US8777599B2 (en) 2011-02-07 2014-07-15 Fiberio Technology Corporation Multilayer apparatuses and methods for the production of microfibers and nanofibers
US8647541B2 (en) 2011-02-07 2014-02-11 Fiberio Technology Corporation Apparatuses and methods for the simultaneous production of microfibers and nanofibers
US9394627B2 (en) 2011-02-07 2016-07-19 Clarcor Inc. Apparatuses having outlet elements and methods for the production of microfibers and nanofibers
US9278156B2 (en) 2011-06-22 2016-03-08 Biopharm Gesellschaft Zur Biotechnologischen Entwicklung Von Pharmaka Mbh Bioresorbable wound dressing
RU2577155C2 (en) * 2011-06-22 2016-03-10 Биофарм Гезелльшафт Цур Биотехнологишен Энтвиклунг Фон Фармака Мбх Bioresorbable wound dressing
US9782511B2 (en) 2011-06-22 2017-10-10 Biopharm Gesellschaft Zur Biotechnologischen Entwicklung Von Pharmaka Mbh Bioresorbable wound dressing

Also Published As

Publication number Publication date Type
WO2009036958A2 (en) 2009-03-26 application
EP2042199A2 (en) 2009-04-01 application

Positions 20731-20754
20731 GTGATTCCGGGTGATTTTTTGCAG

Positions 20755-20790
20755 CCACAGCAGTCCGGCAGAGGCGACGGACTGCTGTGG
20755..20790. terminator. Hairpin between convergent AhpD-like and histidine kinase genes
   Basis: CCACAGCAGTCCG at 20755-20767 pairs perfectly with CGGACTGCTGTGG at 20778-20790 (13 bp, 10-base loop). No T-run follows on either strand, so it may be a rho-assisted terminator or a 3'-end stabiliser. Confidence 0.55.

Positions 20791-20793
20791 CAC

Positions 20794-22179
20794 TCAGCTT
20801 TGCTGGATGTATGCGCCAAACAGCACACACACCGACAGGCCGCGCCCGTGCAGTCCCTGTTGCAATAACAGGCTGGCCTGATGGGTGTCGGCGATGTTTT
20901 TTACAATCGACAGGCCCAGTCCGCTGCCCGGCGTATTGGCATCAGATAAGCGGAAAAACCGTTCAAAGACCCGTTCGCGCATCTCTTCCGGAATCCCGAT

DE102007044648A1 (en) 2009-04-09 application
CA2699851A1 (en) 2009-03-26 application
ES2373767T3 (en) 2012-02-08 grant
EP2409718A1 (en) 2012-01-25 application
EP2042199B1 (en) 2013-04-17 grant
JP2010539347A (en) 2010-12-16 application
CN101861173A (en) 2010-10-13 application
EP2042199A3 (en) 2011-09-14 application
JP5517072B2 (en) 2014-06-11 grant
WO2009036958A3 (en) 2010-02-25 application
CA2699851C (en) 2015-08-25 grant
CN101861173B (en) 2014-06-18 grant
DE202007019670U1 (en) 2015-04-01 grant
ES2414961T3 (en) 2013-07-23 grant
EP2190490A2 (en) 2010-06-02 application
EP2190490B1 (en) 2011-11-09 grant

Similar Documents

Publication Publication Date Title